Steven Wilson (with Mick Wall), Limited Edition of One: How to Succeed in the Music Industry Without Being Part of the Mainstream, London: Constable (imprint of Little, Brown Book Group), 2022, 361 pages
Steven Wilson – the most famous contemporary artist that no one has ever heard of. Well, certainly the most talented. After many years of maintaining a veil of mystery between his public persona and his personal life, Wilson recently published a book (in the UK – it comes out in the US in July). I believe the audiobook and digital versions are both available for purchase in the US right now.
The book comes in three versions: regular hardback, special edition in a slipcase with 128 pages of additional material plus a 70-minute CD featuring music pulled from old cassettes made very early in his career, and an artist’s edition that has long since sold out of its limited 125 copies. Wilson also read the audiobook version, for those so inclined. I bought the hardback regular edition from Burning Shed in the UK and had it shipped to the US because I didn’t feel like waiting the extra few months. That was expensive enough. I would’ve liked the special edition with the additional written material and CD, especially now after having read and thoroughly enjoying the book. I’d love more material, but it just isn’t in the budget. Alas, the life of a non-profit employee early in his career, especially during the worst inflation in 40 years.
I hesitate to call Wilson’s book a memoir. While it contains a lot of passages one would include in a memoir, it is so much more than a memoir. It has chapters dedicated to Wilson’s pastime of creating lists of favorite music, books, movies, and even a list where he debunks common myths about himself. Since Wilson was aided by music journalist and author Mick Wall in writing Limited Edition of One, there are some interesting elements where Wilson “breaks the fourth wall” and includes the transcriptions of some of the conversations they had in the development of certain chapters. There are chapters of memories, in no particular order. He talks about his childhood, certain parts of his career, how his musical heroes influenced his musical development, how his dad’s electronic tinkering and making equipment for Steven influenced the development of the experimental side of his music… and so much more.
One of the primary themes of the book is the recurring idea of a struggling artist trying to make it big, but not quite getting to the level of which he initially dreamed. Arriving somewhere, but not here. While he can live comfortably on what he’s done, it hasn’t been easy. While most in the pop world hit it big, with help from the record labels, in their late teens (or even earlier!) or early 20s, but it’s all over by the time they’re 30. Wilson is 54, and he’s more famous now than he’s ever been. As such, this book is the story of an atypical musical career, which I think makes it much more fascinating than a “tell-all” memoir from a music legend from 40-50 years ago who has long since ceased innovating musically. I think Wilson’s struggles as a musician have helped fuel his driving spirit of innovation.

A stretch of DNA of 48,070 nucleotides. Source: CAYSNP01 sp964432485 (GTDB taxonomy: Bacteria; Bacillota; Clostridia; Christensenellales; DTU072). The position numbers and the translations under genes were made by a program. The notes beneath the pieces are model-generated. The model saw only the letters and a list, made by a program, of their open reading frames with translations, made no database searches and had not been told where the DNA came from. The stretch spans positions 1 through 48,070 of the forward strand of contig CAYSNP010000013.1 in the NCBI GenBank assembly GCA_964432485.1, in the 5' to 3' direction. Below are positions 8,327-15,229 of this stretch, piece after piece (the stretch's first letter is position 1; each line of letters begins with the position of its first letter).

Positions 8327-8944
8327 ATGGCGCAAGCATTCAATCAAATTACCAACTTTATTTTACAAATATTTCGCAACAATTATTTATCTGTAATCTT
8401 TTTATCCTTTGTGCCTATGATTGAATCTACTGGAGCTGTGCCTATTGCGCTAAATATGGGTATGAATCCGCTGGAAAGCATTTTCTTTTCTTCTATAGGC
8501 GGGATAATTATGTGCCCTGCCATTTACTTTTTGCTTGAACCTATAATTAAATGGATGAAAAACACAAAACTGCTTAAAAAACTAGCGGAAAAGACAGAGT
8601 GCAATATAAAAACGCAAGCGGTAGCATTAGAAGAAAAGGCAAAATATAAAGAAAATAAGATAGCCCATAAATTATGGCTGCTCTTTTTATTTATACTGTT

Perhaps had he been born 15 years earlier, Wilson could’ve been as big as his musical heroes. But then again, the Wilson we enjoy (or complain about) wouldn’t have been the same artist if he had been operating in the same musical milieu as his heroes rather than chewing on their sounds years later as he strives to create his own art. Music as a whole did progress, and Wilson saw to it that it did. Porcupine Tree took progressive music into uncharted territory, creating new soundscapes while still incorporating the best elements of the past. Sadly the public, or the media elites, wanted music that was easy, simple, that didn’t make you think too hard.
Anyone who’s heard any of Wilson’s diverse discography knows full well that “dumb” music isn’t part of his repertoire. Even when he “goes pop” as he started to on To the Bone and as he certainly did on The Future Bites, the end result asks much of the listener. I may have roasted The Future Bites, but I did so with upmost respect for Wilson as an artist. My critique came from a position where I don’t particularly like pop music or many of the varied artists that heavily influenced that side of Wilson’s work. I named my review “Steven Wilson Bites the Future… and the Fans?”, partly as a form of clickbait, but also because Wilson made a conscious decision to expand his audience, perhaps at the expense of an existing fan base, much of which would rather see Porcupine Tree be the main focus of Wilson’s career. He talks about this in the book, but he also sees it from the perspective of an artist having to make the music that excites him at that particular point in time. As such Wilson’s advice to other artists is to ultimately be true to yourself, your art, and what you want your art to say, even if people get upset about it.